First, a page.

Posts tagged cell phones

Hanging up on someone is a physical act, a violent one even, one that produces its own pleasure by discharging acrimony. Like the model 500 [phone], the flip-phone supports hang ups because its form is capable of resisting them; because it can survive the force a hangup delivers. Just try to hang up your iPhone or your Samsung Galaxy. I don’t mean just ending a call, but hanging up for real, as if you meant it. For a moment you might consider throwing the handset against a wall before remembering that you shelled out three, four, five hundred dollars or more for the device, a thing you cradle in a cozy as if it were a kitten or a newborn.

Ian Bogost, The Atlantic. The End of the Hangup. 

Bogost suggests that cellular devices take the satisfaction out of hanging up — and not just because we can’t slam ‘em down without breaking them — but because we can no longer truly end a call.

He writes:

Today a true hangup — one you really meant to perform out of anger or frustration or exhaustion — is only temporary and one-sided even when it is successfully executed. Even during a heated exchange, your interlocutor will first assume something went wrong in the network, and you could easily pretend such a thing was true later if you wanted. Calls aren’t ever really under our control anymore, they “drop” intransitively. The signal can be lost, the device’s battery can deplete, the caller can accidentally bump the touch screen and end the call, the phone’s operating system can crash. The mobile hangup never signals itself as such, but remains shrouded in uncertainties.

Whether you’ve slammed down a model 500 phone or you’ve smashed your blackberry, the person on the other end of the line will only hear the “click” (or just silence) as the call ends. That considered, wasn’t the “original hangup” always one-sided and less dramatic for the hangup victim, anyway? Before cell phones, did people never assume that the person they were speaking to may have hung up on accident? Has saying a real goodbye on a cell phone become truly impossible?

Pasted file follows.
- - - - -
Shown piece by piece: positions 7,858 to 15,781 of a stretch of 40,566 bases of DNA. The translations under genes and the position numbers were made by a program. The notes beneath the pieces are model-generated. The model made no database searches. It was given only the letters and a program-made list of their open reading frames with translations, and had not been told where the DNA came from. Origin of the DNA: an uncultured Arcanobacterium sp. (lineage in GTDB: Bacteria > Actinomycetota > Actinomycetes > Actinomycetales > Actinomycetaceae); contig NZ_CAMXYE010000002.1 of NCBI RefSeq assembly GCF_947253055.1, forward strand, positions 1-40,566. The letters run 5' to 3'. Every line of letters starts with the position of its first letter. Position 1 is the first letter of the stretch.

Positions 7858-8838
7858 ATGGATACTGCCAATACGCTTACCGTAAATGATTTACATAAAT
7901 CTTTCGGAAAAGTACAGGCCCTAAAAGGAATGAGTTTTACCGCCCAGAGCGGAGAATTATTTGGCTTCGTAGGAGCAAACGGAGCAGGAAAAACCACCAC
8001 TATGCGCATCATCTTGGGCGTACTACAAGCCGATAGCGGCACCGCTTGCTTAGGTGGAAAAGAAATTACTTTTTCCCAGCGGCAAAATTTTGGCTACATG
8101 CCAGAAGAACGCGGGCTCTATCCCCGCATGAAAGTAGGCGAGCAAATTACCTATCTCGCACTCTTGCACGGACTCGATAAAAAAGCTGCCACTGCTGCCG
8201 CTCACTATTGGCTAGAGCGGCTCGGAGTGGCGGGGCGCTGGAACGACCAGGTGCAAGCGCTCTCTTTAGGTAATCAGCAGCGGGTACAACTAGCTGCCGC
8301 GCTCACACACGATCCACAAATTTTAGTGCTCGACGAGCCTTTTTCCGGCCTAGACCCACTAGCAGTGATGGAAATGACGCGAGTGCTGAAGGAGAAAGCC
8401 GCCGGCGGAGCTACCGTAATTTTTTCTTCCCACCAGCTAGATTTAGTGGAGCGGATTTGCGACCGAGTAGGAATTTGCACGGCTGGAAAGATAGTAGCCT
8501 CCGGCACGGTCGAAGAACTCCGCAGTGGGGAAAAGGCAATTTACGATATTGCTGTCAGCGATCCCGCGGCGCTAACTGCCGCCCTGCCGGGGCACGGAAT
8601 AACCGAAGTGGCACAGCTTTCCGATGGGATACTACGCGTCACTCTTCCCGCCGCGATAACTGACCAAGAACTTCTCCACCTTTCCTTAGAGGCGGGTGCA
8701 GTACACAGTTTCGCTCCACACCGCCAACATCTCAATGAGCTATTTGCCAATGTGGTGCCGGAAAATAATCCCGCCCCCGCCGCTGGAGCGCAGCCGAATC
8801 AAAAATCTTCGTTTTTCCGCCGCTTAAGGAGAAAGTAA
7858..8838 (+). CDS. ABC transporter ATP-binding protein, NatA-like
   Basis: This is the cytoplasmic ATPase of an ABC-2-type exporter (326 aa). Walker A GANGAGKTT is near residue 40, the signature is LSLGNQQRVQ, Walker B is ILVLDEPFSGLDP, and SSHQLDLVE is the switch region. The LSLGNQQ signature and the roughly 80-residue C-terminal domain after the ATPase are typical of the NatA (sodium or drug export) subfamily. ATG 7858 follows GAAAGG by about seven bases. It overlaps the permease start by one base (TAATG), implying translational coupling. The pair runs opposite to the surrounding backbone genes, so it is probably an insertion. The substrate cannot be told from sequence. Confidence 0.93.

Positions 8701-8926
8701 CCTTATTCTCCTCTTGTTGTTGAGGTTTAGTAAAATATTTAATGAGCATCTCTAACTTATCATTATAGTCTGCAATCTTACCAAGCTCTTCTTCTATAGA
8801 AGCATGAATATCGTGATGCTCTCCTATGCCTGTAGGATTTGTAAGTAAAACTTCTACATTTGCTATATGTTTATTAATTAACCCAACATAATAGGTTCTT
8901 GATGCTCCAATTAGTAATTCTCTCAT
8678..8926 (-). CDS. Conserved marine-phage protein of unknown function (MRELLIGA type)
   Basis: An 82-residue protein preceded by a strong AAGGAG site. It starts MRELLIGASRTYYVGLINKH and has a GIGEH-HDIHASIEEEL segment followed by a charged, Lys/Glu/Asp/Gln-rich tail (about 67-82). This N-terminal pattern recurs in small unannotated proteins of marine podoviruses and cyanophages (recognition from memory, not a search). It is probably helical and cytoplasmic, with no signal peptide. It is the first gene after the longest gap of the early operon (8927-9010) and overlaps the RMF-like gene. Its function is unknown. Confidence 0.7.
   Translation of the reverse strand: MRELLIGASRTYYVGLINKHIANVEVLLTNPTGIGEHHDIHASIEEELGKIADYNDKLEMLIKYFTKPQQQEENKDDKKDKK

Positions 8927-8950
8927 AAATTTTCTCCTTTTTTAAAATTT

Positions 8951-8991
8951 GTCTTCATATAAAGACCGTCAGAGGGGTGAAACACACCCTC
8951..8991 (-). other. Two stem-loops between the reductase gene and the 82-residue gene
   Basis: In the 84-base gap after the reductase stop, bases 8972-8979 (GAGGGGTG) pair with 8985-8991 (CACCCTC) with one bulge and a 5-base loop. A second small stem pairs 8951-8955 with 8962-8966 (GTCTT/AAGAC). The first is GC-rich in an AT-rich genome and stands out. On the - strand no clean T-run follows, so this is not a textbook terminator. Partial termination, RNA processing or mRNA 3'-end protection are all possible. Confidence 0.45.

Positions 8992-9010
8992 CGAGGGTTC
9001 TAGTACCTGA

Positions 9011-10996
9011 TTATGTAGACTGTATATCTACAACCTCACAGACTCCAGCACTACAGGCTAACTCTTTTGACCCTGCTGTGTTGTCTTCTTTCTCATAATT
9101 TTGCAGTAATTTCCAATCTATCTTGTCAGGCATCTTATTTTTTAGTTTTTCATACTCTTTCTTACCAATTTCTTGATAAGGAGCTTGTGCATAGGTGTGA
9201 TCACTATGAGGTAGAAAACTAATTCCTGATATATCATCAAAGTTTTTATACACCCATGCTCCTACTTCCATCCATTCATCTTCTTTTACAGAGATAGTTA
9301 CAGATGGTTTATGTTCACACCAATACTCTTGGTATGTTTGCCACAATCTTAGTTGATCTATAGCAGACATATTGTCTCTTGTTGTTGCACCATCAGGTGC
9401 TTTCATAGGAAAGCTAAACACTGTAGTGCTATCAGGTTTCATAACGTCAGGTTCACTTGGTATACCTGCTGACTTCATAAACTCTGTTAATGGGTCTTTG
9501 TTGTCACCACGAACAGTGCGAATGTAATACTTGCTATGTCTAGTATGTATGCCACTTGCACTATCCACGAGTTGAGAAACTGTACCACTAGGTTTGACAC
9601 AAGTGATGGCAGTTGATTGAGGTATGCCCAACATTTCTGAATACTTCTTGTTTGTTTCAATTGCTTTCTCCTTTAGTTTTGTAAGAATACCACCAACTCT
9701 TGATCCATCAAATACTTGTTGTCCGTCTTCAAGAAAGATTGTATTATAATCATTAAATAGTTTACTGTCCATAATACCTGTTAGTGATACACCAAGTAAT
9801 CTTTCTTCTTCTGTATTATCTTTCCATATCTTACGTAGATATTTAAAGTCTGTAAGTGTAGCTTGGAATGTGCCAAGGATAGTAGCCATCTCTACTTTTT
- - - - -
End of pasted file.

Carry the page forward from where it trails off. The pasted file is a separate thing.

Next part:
FJP: I missed out on the thrill of the model 500. I didn’t start violently hanging up on people (or even talking much on the phone) until I turned 16 in 2006, and by that time I had gotten a flip-phone. It may not have been the slickest hunk o’ plastic money could buy, but man, could that thing snap shut on an annoying phone call from my mother. I must say, now that I’m 23 and sporting an iPhone 5… it’s just not as satisfying to be rude to my mom.  Somehow, though, I think I’ll get through it. Doors still slam, you know.

It’s a shame that future tweens and teens won’t know the thrill of an authentic phone hang-up, snap, or slam, but it’s also no tragedy. Like any other technology that was popular 20+ years ago: younger generations won’t know about it, because they really don’t have to. I guess we have no choice but to leave them “shrouded in uncertainty.” — Krissy

Bonus: How Millennial are you? Behold: The Pew Research Center Millennial Quiz.

Books on the Train

Here’s an interesting library tech concept by students from the Miami Ad School. Lend library books to people who are riding the subway. Or, at least, the first 10 pages of them.

The idea is to use a technology called Near Field Communication that’s embedded in contemporary phones to swipe a bar code in a subway car to download a book sample. NFC is a low powered wireless communication system that allows devices to talk to and share information with each other.

Again, the idea is conceptual, but a fascinating innovation to introduce people to new books — and their local libraries — during the daily commute. When a person leaves the subway, they’re alerted to the nearest library branch that has the book so they can continue reading.